The ballads "Mrs. Number Two" and "I've Got To Get Paid" are more generic and less enticing, as is the mid-tempo "What I Want, What I Need," which features a hook like a boxer punching a bag.
"Last Night Was Your Last Night," however, returns to the rarefied musical regions of "I'd Rather Be Alone."
"You used to tiptoe down my hall,
For a late-night booty call. . . "
At their best, as in this song, Sweet Angel and her husband, Mac A. Dobbins (who writes and produces her work, for the most part), achieve a fresh-sounding, aurally-perfect, sumptious kind of soul. Sweet Angel's vocal quality retains a subtle umbilical cord back to Dinah Washington, and that is the secret to her distinctiveness.
Sweet Angel's songs don't sound like any other Southern Soul being made. That hasn't changed since her first album. The jazz and pop hints that made Dinah Washington a crossover star are there in Sweet Angel's delivery. It's what gives the songs their power.
It's also what makes Sweet Angel's songs sound suspect to the Southern Soul ear. At this point in time she represents the urban diva of Southern Soul from the northern and urban point of Southern Soul's world: Memphis.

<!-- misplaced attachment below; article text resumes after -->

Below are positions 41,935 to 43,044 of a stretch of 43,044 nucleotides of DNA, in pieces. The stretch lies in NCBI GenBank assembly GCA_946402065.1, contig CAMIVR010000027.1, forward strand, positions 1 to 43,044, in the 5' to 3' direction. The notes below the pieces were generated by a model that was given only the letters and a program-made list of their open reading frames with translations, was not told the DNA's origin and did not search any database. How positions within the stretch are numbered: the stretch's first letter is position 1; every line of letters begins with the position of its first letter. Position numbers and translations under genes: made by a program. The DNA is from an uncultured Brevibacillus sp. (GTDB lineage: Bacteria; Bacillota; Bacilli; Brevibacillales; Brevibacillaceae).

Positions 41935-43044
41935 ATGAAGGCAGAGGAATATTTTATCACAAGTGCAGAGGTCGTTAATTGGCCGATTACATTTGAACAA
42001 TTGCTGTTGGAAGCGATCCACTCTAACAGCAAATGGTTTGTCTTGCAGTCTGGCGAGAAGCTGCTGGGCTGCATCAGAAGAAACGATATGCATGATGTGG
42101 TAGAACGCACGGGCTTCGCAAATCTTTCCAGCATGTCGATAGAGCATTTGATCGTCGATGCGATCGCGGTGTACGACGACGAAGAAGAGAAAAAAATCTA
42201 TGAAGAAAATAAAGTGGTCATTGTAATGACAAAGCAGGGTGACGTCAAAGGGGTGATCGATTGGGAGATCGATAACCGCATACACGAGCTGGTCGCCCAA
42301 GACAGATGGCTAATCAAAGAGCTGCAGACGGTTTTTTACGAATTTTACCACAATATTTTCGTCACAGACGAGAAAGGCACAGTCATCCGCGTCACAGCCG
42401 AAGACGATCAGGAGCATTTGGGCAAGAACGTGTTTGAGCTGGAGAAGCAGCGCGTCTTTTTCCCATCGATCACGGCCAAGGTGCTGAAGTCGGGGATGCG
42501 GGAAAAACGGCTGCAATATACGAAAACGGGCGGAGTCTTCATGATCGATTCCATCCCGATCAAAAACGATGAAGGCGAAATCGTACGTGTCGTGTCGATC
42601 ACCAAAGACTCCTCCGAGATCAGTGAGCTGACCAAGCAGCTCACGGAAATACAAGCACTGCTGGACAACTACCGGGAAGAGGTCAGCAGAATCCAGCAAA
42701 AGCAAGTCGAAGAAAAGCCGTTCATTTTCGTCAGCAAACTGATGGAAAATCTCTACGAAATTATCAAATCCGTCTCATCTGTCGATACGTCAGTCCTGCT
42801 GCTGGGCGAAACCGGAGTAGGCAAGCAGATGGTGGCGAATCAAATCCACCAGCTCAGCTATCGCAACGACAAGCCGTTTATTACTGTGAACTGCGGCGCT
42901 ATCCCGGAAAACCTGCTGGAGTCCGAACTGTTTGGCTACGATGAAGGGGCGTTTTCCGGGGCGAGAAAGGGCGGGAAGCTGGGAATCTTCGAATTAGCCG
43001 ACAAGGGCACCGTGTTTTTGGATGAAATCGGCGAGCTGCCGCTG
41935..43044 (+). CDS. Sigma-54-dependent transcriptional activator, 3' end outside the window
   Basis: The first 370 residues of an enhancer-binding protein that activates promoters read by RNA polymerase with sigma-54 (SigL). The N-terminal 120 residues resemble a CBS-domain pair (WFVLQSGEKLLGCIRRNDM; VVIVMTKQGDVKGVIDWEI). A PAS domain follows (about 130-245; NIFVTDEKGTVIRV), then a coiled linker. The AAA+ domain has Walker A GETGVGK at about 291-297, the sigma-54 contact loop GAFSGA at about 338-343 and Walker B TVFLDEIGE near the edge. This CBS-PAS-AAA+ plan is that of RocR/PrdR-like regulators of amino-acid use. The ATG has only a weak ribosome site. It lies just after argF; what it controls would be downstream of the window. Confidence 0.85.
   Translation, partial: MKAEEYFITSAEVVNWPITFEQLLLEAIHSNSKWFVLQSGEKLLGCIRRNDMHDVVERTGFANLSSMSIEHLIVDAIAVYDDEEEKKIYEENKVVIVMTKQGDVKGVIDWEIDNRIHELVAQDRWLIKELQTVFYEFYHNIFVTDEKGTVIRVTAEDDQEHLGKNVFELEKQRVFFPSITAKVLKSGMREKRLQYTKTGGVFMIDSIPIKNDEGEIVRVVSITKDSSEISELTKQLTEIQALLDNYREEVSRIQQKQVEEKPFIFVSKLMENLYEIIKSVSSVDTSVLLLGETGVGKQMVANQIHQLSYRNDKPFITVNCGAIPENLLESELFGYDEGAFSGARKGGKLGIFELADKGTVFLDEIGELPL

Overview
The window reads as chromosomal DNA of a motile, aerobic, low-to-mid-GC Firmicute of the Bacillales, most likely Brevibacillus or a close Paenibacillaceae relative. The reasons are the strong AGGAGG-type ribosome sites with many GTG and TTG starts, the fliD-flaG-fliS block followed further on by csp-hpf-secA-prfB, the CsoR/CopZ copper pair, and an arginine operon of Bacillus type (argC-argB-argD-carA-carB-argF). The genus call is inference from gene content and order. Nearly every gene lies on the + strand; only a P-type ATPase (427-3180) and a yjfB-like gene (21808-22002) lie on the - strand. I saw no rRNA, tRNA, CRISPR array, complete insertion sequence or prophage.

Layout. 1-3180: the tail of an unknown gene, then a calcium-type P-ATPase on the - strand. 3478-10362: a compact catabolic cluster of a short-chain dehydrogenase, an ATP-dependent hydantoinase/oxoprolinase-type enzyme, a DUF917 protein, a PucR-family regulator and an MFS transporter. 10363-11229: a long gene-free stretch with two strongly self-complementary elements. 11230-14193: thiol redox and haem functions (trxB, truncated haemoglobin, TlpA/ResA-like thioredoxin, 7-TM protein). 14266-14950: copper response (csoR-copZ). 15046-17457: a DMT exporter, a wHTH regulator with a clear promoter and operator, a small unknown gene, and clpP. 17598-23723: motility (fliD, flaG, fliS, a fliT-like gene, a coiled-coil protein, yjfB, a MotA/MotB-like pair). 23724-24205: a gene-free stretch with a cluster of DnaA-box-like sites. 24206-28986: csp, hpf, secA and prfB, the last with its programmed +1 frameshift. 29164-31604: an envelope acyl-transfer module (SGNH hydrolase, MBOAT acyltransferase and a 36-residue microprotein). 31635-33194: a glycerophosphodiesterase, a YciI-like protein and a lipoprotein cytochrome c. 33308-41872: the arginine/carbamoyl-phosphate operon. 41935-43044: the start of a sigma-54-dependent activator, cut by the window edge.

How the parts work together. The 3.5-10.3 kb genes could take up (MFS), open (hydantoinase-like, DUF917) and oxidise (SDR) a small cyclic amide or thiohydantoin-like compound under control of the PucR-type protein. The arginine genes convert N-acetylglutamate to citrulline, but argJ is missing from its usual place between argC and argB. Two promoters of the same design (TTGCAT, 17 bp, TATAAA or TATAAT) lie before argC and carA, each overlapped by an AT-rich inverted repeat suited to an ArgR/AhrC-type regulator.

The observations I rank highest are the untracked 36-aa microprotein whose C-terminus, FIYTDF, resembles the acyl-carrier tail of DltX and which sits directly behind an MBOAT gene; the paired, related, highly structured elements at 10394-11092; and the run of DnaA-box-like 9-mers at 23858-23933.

Sweet Angel gets bluesy on "Don't Be Lonely," which is reminiscent of "Another Man's Meat On My Plate" in its authoritative delivery and typically crisp arrangement. The background chorus is key, with the "don't be lonely" phrase softly repeated.
This is a generous album by any standards--thirteen fully-fleshed-out songs--and at a point when most CD's begin to flag, Sweet Angel is just getting started. "I Like The Money But I Don't Like The Job" is an uptempo blues you might imagine the singer dueting with a male Southern Soul singer onstage, although I still can't imagine her meshing with O. B. Buchana, whose work this cut recalls.
That's followed by another song about "jobs," "I'm Working On My Job," a very well-done ballad with a soft, feathery vocal and memorable melody.
This gem is followed by an even bigger surprise: a take-no-prisoners rocker (jazzy rocker, anyway) with a fantastic, piano-driven riff: "The Comfort Of My Man." Here Sweet Angel is working at the top of her art, fulfilling everything anyone expected of her and more.
Next up is "Roll," a playful, throwaway funk piece that I nevertheless liked even more than the title cut because its Beethoven-influenced back-up riff reminds me of--and may even have been inspired by--the musical climax of one of my favorite sci-fi movies, "The Fifth Element" with Bruce Willis, in which an exotic alien diva not only wows the galactic audience but carries (in her body) the "stones" that will save Earth.